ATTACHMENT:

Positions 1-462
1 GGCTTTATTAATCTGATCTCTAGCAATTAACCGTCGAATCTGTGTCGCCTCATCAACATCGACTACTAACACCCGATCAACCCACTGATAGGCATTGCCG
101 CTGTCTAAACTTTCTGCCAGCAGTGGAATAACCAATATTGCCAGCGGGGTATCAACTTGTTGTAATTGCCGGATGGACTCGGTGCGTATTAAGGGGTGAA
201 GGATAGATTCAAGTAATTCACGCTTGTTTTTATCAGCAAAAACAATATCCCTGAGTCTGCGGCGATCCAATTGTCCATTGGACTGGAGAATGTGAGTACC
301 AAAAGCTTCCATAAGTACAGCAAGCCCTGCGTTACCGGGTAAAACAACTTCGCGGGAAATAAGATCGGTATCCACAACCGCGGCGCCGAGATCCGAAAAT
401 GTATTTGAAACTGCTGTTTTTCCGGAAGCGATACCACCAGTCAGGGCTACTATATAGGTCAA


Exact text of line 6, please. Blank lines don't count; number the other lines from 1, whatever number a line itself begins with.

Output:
401 GTATTTGAAACTGCTGTTTTTCCGGAAGCGATACCACCAGTCAGGGCTACTATATAGGTCAA